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In re Applications of Overlook Hospital and Morristown Memorial Hospital for Certificate of Need

Decided: March 3, 1987.

IN RE THE APPLICATIONS OF OVERLOOK HOSPITAL AND MORRISTOWN MEMORIAL HOSPITAL FOR CERTIFICATE OF NEED


On appeal from the Health Care Administration Board.

Pressler, Gaulkin and Ashbey. The opinion of the court was delivered by Pressler, P.J.A.D.

Pressler

[215 NJSuper Page 403] This appeal, which arises out of the State Department of Health's certificate of need program, raises issues respecting the hearing and discovery rights of rejected applicants for a

certificate of need who seek to challenge the Commissioner of Health's recommended denial of their applications, his grant of a certificate to a competing applicant, and his determination of the extent of the existing need for which any certificate would be issued.

In 1984 five hospitals in Health Care Area II of the State, consisting of Essex, Morris, and Union Counties, filed certificate of need applications for cardiac surgical programs. Newark Beth Israel Medical Center sought to expand its existing program, and the other four, Overlook Hospital, Morristown Memorial Hospital, St. Barnabas Hospital, and University of Medicine and Dentistry of New Jersey -- University Hospital, sought to establish programs. In April 1985, after a comprehensive review process, the Commissioner of Health approved the application of Beth Israel, granting it permission to add one operating room to its cardiac surgery program and to convert six existing medical surgical beds to cardiac intensive care beds. On the same date, he advised the other four hospitals that he was recommending denial of their applications and of his reasons for that action. Although the statements of reasons in each of the denial letters varied, common to all was the finding that the Beth Israel application was "superior" to the other four and that the approval of additional applications "at this time would drive utilization down and further inflate costs and therefore be inconsistent with the goals of N.J.S.A. 26:2H-1." Each of the denial letters also advised the rejected applicant that it was entitled to request an administrative hearing to review the Commissioner's determination. Overlook and Morristown Memorial made such a request. They also appealed to this court from the Commissioner's grant of Beth Israel's application. By order of the New Jersey Supreme Court, the proceedings on the appeal from the Beth Israel grant have been stayed pending completion of the administrative proceedings on the Overlook and Morristown Memorial denials. The Supreme Court also ordered, with respect to those administrative proceedings, that the two rejected applicants "will be permitted to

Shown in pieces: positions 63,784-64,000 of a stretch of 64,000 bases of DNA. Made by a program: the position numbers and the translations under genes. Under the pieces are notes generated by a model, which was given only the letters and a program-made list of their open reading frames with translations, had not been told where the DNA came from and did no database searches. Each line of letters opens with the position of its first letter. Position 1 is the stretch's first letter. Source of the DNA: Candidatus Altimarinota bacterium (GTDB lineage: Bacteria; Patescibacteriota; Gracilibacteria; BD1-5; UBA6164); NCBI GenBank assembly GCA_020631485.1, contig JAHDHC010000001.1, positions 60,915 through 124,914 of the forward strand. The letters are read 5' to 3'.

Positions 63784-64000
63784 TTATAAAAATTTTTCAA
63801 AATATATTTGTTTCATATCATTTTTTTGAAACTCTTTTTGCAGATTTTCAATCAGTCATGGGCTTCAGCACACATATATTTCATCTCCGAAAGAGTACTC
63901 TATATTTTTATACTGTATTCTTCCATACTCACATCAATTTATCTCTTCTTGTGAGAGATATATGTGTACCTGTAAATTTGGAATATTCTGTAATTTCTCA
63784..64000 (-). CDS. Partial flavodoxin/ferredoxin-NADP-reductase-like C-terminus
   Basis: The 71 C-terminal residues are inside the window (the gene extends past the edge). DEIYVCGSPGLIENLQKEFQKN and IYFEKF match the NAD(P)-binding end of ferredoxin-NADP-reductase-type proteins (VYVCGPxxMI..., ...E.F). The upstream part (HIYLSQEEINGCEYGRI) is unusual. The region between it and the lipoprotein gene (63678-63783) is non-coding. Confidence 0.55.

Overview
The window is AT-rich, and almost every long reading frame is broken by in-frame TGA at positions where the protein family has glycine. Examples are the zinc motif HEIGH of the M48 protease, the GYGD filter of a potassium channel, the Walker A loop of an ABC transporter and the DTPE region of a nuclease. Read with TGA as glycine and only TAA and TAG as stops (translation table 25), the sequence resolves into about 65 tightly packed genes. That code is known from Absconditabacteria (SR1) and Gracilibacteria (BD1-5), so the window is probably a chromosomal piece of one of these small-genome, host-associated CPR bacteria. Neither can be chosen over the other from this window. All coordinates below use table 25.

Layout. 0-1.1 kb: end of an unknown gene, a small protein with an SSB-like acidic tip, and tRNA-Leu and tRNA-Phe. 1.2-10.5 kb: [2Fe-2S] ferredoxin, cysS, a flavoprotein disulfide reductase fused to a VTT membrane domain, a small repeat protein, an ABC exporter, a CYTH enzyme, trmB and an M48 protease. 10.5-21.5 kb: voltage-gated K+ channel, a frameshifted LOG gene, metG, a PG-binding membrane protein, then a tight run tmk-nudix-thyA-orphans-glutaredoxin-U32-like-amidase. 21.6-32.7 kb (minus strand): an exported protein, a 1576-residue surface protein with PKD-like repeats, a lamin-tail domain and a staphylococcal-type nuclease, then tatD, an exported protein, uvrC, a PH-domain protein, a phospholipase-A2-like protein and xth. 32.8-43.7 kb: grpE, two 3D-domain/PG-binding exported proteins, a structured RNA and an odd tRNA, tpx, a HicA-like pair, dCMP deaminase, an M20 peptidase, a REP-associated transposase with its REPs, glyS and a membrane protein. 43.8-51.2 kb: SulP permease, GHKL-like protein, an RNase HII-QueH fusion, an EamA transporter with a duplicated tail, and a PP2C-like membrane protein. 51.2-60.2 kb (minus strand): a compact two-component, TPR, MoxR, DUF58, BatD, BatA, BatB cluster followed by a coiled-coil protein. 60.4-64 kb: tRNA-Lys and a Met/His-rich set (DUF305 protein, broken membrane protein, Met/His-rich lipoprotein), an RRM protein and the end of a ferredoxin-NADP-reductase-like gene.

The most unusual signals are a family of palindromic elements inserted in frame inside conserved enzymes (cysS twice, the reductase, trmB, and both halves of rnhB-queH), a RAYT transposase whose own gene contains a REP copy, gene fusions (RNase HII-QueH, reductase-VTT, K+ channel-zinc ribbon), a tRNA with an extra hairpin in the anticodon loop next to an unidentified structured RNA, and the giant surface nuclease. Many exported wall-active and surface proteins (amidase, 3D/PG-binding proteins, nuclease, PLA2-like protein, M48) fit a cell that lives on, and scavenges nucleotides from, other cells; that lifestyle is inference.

address the Commissioner's decision granting a certificate of need to Newark Beth Israel Medical Center." Beth Israel is not, however, a party to those proceedings and has declined to intervene therein.

The issue before us concerns the right of Overlook and Morristown Memorial, in preparation for the hearing on their denials, to obtain extensive discovery from Beth Israel relating both to its existing cardiac surgical program and to its application for a certificate of need for expansion of the program. They have identified eighteen topics on which they seek discovery and they also seek production of fifteen sets of documents.*fn1 Beth Israel resisted the discovery demand, and Overlook

and Morristown Memorial applied to the Office for Administrative Law for relief. Following a hearing, the administrative law judge entered an order requiring Beth Israel to submit to discovery and issued a subpoena directing it to appear at a discovery deposition, to produce the requested documents, and to designate the person or persons competent to testify on each of the enumerated topics. We granted Beth Israel's motion for leave to appeal from the discovery order, and we now reverse.

We reject Beth Israel's contention that the administrative law judge lacked the power to order pretrial discovery by way of issuance of a deposition subpoena duces tecum. That power is implicit in N.J.S.A. 26:1A-47, which accords a subpoena power to the Commissioner of Health himself, and N.J.A.C. 1:1-11.3, which permits pretrial depositions for good cause shown.*fn2 The issue before us is, rather, whether good cause was shown for the grant by the administrative law judge of the broad discovery here ordered. That issue must be resolved in the context of the complex, comprehensive, and coordinated framework of state and federal legislative and regulatory enactments governing the health care delivery system.

We begin with the Health Care Facilities Act, N.J.S.A. 26:2H-1, et seq., which designates the State Department of Health as the state agency for comprehensive health planning under the National Health Planning and Resources Development Act of 1974, 42 U.S.C.A. § 300k, et seq., § 300m, and delegates to it "the central, comprehensive responsibility for the development and administration of the State's policy with respect to health planning, hospital and related health care [215 NJSuper Page 408] services and health care facility cost containment programs, and all public and private institutions" rendering health care. N.J.S.A. 26:2H-1. The statute requires the State Commissioner of Health to recognize the Statewide Health Coordinating Council and the Health Systems Agencies, established under federal law and to whom recommending functions are delegated by the national act, 42 U.S.C.A. § 300 l,*fn3 and establishes in the State Department of Health an independent Health Care Administration Board (HCAB). N.J.S.A. 26:2H-3 and -4, respectively. At the heart of the legislation is the requirement of a certificate of need as a condition for ...


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